The main problem in fleshing out the above mentioned proof idea is the following: in order to construct a statement p that is equivalent to "p cannot be proved", p would have to somehow contain a reference to p, which could easily give rise to an infinite regress. Gödel's ingenious trick, which was later used by Alan Turing to solve the Entscheidungsproblem, will be described below.

To begin with, every formula or statement that can be formulated in our system gets a unique number, called its Gödel number. This is done in such a way that it is easy to mechanically convert back and forth between formulas and Gödel numbers. Because our system is strong enough to reason about numbers, it is now also possible to reason about formulas.

A formula F(x) that contains exactly one free variable x is called a statement form. As soon as x is replaced by a specific number, the statement form turns into a bona fide statement, and it is then either provable in the system, or not. Statement forms themselves are not statements and therefore cannot be proved or disproved. But every statement form F(x) has a Gödel number which we will denote by G(F). The choice of the free variable used in the form F(x) is not relevant to the assignment of the Gödel number G(F).

By carefully analyzing the axioms and rules of the system, one can then write down a statement form P(x) which embodies the idea that x is the Gödel number of a statement which can be proved in our system. Formally: P(x) can be proved if x is the Gödel number of a provable statement, and its negation ~P(x) can be proved if it isn't. (While this is good enough for this proof sketch, it is technically not completely accurate. See Gödel's paper for the problem and Rosser's paper for the resolution. The key word is "omega-consistency".)

Now comes the trick: a statement form F(x) is called self-unprovable if the form F, applied to its own Gödel number, is not provable. This concept can be defined formally, and we can construct a statement form SU(z) whose interpretation is that z is the Gödel number of a self-unprovable statement form. Formally, SU(z) is defined as: z = G(F) for some particular form F(x), and y is the Gödel number of the statement F(G(F)), and ~F(y). Now the desired statement p that was mentioned above can be defined as:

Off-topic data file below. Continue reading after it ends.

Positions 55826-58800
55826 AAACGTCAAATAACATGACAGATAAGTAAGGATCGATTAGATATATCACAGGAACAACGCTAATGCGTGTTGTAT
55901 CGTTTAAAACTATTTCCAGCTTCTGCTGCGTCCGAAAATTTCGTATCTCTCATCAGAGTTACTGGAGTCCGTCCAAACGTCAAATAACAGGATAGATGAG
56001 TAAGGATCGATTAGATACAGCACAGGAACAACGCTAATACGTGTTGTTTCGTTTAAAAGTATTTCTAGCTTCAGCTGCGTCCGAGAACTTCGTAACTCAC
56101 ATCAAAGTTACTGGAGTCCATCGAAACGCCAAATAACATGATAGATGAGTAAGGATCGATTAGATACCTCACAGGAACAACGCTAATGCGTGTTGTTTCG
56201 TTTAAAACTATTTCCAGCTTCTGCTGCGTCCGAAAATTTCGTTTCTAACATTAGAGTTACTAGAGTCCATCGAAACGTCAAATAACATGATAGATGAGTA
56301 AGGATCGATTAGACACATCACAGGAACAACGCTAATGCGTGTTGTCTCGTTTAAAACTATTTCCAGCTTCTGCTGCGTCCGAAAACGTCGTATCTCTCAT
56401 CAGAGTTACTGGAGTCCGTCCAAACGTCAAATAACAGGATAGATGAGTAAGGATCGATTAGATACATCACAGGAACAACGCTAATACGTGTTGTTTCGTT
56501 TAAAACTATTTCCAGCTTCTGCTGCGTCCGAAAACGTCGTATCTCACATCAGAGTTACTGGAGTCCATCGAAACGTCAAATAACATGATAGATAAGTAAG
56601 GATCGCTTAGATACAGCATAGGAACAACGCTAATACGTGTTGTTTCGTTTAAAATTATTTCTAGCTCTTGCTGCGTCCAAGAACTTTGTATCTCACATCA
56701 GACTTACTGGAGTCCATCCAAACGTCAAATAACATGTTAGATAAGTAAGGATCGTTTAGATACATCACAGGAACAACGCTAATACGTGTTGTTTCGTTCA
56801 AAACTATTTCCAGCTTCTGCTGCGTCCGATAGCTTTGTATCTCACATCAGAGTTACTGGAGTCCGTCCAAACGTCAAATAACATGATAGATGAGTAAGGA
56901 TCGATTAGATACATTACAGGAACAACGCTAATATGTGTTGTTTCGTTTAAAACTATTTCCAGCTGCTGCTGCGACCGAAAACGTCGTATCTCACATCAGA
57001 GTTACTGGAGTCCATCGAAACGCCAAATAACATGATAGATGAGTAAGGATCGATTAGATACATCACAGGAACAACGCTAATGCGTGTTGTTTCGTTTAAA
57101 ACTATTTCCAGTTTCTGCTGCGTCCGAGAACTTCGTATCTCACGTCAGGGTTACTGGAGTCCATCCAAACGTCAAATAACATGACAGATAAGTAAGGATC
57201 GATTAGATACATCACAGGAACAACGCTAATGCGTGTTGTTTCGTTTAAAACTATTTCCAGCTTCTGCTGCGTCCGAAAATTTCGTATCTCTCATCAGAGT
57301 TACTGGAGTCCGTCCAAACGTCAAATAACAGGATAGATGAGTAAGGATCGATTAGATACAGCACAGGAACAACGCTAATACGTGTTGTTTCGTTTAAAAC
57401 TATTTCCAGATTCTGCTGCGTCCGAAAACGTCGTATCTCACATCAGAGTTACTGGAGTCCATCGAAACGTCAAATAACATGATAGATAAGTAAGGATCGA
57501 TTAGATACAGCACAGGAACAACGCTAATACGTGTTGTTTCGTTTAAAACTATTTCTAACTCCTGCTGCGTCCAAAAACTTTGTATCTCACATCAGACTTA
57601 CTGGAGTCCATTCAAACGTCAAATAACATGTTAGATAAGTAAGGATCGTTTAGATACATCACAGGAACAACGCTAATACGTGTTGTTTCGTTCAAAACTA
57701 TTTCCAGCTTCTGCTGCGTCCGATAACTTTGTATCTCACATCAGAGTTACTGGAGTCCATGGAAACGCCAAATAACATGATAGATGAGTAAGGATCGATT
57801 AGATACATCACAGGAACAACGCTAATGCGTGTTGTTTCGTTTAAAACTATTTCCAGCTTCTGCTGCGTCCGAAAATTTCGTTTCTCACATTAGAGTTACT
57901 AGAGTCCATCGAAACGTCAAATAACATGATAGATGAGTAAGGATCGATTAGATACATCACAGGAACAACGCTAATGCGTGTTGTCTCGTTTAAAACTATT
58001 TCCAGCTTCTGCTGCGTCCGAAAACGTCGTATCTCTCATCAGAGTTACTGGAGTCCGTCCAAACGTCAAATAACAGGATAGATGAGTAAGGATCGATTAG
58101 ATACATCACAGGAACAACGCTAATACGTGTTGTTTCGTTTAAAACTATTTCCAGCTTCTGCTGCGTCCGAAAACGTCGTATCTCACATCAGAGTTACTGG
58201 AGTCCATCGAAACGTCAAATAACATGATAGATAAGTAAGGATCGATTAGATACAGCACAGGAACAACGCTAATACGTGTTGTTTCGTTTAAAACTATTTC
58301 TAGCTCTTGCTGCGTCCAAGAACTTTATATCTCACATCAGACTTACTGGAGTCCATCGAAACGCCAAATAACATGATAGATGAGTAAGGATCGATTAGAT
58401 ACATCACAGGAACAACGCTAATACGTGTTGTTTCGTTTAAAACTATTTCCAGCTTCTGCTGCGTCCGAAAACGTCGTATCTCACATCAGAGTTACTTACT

p = SU(G(SU)).

Intuitively, when asking whether p is true, we ask: "Is the property of being self-unprovable itself self-unprovable?" This is very reminiscent of the Barber paradox about the barber who shaves precisely those people who don't shave themselves: does he shave himself?

We will now assume that our axiomatic system is consistent.

If p were provable, then SU(G(SU)) would be true, and by definition of SU, z = G(SU) would be the Gödel number of a self-unprovable statement form. Hence SU would be self-unprovable, which by definition of self-unprovable means that SU(G(SU)) is not provable, but this was our p: p is not provable. This contradiction shows that p cannot be provable.

If the negation of p= SU(G(SU)) were provable, then by definition of SU this would mean that z = G(SU) is not the Gödel number of a self-unprovable form, which implies that SU is not self-unprovable. By definition of self-unprovable, we conclude that SU(G(SU)) is provable, hence p is provable. Again a contradiction. This one shows that the negation of p cannot be provable either.

So the statement p can neither be proved nor disproved within our system.

Proof sketch for the second theorem

Let p stand for the undecidable sentence constructed above, and let's assume that the consistency of the system can be proven from within the system itself. We have seen above that if the system is consistent, then p is not provable. The proof of this implication can be formalized in the system itself, and therefore the statement "p is not provable", or "not P(p)" can be proven in the system.

But this last statement is equivalent to p itself (and this equivalence can be proven in the system), so p can be proven in the system. This contradiction shows that the system must be inconsistent.

See also


Scientific articles

  • K. Gödel: Über formal unentscheidbare Sätze der Principia Mathematica und verwandter Systeme, I. Monatshefte für Mathematik und Physik, 38 (received 17 Nov 1930, published 1931), pp. 173-198. Translated in van Heijenoort: From Frege to Gödel. Harvard University Press, 1971.
  • K. Gödel: Some basic theorems on the foundations of mathematics and their implications (1951). Printed in Collected works / Kurt Gödel v.III; edited by Solomon Feferman. Clarendon Press ; New York : Oxford University Press, 1995. pp. 304-323.
  • J.R. Lucas: Minds, Machines, and Gödel. Philosophy XXXVI (1961):112-127.
  • Putnam, Hilary. Minds and Machines, Dimensions of Mind: A Symposium, edited by Sidney Hook. New York University Press: New York, 1960. Reprinted in Minds and Machines, edited by A.R. Anderson, Prentice-Hall: Englewood Cliffs, New Jersey, 1964. page 77.
  • B. Rosser: Extensions of some theorems of Gödel and Church. Journal of Symbolic Logic, 1 (1936), N1, pp. 87-91.
  • J. Webb. Metamathematics and the Philosophy of Mind. Philosophy of Science, Vol 35, Issue 2, (Jun 1968):156-178.